It wasn’t an easy life living in Europe in 1348. You were probably poor, filthy, heavily taxed, screamed at by various religious fanatics, and probably couldn’t headbang for all the lice in your hair. You would have shared your hours with farm animals and rats (who clean up after themselves and actually might be quite decent flatmates). Earthquakes, floods, fires, bandits and crop failures have made you terrified of a dark and vengeful God. And then the Black Death arrived.
Plagues were nothing new – various purges have dwindled the populations of Ancient Egypt, Greece, Rome and Persia. But the Black Death was particularly frightening for the speed at which it spread.
It came from the East, where demons were believed to dwell, and, before dying out three years later, killed between 25-50% of the entire population of Europe. No one understood the pestilence and it could not be treated.
How did you know you had the Black Death?
“The symptoms were not the same as in the East, where a gush of blood from the nose was the plain sign of inevitable death; but it began both in men and women with certain swellings in the groin or under the armpit. They grew to the size of a small apple or an egg, more or less, and were vulgarly called tumours. In a short space of time these tumours spread from the two parts named all over the body. Soon after this the symptoms changed and black or purple spots appeared on the arms or thighs or any other part of the body, sometimes a few large ones, sometimes many little ones. These spots were a certain sign of death, just as the original tumour had been and still remained.” – Giovanni Boccaccio, who lived through the plague as it ravaged Florence in 1348.
The Black Death incorporated three forms of plague – the most common, the bubonic plague, was named after the lumps (buboes) that formed on a victim’s neck, armpits or groin. These lumps might be the size of an egg, or a large apple. If you found one of these lumps, you could expect to live about a week.
The bubonic plague had a mortality rate of around 75%. If you got lucky, the lump would burst and all the pus would drain away and, if you weren’t too sick, you might actually recover. But most likely, you’d die in a delirious state of agony.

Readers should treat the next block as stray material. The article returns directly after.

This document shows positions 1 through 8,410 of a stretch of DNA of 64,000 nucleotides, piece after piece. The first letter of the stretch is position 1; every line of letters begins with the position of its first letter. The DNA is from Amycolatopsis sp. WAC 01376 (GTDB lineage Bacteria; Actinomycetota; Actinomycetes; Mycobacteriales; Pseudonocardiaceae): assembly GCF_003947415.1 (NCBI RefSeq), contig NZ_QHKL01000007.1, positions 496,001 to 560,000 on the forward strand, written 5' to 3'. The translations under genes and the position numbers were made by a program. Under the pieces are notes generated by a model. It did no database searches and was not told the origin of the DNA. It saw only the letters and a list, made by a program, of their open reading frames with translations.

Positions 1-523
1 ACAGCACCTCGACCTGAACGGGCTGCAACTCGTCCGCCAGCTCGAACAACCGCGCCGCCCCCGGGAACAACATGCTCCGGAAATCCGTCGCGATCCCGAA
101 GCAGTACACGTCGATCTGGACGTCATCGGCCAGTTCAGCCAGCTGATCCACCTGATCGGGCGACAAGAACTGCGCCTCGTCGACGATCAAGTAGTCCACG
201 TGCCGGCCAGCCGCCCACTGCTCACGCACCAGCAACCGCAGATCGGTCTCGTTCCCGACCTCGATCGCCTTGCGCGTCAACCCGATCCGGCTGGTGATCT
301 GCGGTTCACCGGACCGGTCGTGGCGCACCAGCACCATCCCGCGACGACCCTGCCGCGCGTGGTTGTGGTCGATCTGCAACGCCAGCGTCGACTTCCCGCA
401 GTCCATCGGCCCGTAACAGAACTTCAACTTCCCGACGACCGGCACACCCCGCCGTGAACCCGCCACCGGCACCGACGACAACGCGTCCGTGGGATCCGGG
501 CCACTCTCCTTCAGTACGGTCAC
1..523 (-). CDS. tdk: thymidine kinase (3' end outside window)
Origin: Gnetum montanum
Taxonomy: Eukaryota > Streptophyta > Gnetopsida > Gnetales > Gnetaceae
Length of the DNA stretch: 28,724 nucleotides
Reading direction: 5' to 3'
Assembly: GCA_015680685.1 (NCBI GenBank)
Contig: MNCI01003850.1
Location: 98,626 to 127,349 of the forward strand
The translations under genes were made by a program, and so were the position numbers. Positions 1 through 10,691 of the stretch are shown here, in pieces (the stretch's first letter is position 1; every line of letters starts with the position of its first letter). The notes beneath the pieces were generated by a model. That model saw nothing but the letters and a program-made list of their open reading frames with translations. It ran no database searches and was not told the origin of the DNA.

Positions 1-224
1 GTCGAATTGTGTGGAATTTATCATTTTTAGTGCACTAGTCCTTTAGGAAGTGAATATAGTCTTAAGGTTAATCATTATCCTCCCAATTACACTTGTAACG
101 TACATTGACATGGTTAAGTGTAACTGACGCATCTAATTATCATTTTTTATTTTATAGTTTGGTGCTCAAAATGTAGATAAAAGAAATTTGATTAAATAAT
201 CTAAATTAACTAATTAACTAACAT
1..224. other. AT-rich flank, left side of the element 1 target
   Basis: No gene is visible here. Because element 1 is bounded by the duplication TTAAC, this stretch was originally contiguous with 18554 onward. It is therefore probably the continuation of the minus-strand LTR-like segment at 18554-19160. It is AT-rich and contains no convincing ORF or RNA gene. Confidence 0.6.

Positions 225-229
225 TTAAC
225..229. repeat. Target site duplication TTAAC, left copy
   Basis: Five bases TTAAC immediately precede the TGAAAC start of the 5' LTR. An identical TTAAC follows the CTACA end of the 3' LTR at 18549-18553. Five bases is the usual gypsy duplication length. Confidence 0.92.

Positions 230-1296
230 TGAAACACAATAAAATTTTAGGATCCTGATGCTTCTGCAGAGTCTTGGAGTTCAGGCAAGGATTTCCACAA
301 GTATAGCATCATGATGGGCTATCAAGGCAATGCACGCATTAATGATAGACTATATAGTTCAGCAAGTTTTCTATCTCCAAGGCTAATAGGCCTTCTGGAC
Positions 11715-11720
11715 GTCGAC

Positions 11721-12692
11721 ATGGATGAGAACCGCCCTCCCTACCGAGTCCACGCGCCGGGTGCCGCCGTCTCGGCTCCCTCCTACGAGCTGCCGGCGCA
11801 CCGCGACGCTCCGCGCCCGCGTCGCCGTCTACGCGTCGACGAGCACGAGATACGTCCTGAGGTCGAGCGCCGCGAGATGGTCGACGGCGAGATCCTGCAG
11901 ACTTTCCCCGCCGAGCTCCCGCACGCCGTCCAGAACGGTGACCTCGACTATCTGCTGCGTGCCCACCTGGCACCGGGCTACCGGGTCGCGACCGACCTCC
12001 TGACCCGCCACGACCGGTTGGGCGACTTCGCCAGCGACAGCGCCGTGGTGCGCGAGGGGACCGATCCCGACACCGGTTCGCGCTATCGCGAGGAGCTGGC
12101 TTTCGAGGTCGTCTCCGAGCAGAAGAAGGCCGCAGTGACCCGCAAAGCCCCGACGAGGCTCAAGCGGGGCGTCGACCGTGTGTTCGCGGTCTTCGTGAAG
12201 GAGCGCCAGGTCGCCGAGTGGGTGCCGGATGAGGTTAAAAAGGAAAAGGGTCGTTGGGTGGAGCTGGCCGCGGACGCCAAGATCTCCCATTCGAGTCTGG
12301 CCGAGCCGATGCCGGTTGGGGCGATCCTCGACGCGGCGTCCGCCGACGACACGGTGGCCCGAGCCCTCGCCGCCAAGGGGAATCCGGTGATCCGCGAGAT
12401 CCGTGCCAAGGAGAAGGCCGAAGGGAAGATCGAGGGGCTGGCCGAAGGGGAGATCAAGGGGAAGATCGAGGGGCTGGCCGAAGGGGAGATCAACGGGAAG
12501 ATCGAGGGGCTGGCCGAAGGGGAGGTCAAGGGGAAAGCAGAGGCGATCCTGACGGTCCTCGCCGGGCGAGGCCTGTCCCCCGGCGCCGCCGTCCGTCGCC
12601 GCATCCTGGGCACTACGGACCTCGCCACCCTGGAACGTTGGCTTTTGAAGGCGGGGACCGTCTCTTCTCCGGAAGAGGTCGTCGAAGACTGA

The pneumonic plague attached your respiratory system, causing you to cough bloody sputum, which flowed more freely as the disease progressed. It had a 95% mortality rate.
The septicemic plague caused blood poisoning, giving the victim dark patches on this skin. No one is thought to have survived this rarer form of the Black Death.
How did the plague spread?
The lumpy bubonic plague is now believed to be caused from a variety of bacteria – Yersinia pestis – which permanent hangs out in central Asia, Siberia, Iran, Libya, the Yunan region of China, and East Africa. It takes up residence in rates, giving them blood poisoning. Rats, as we already discussed, hung out in your living room, so the fleas hang out there too, then they bite you and it’s over, baby.
You could get the pneumonic plague simply from breathing the same air as a victim. In this way, whole villages would be wiped out in days.
Managing the Black Death
Like any modern zombie film, authorities set up quarantine areas to separate survivors from the infected. The word “Quarantine” derives from the Latin word for forty, as it was believed it took forty days for a virulent disease to run its course. Travellers could go into quarantine to wait out the forty days, but, as rats and fleas weren’t controlled, these quarantines soon became infected.
Mostly, people tried to avoid the sick, casting them aside of killing them. Those who tried to help often contracted the Black Death and passed it on.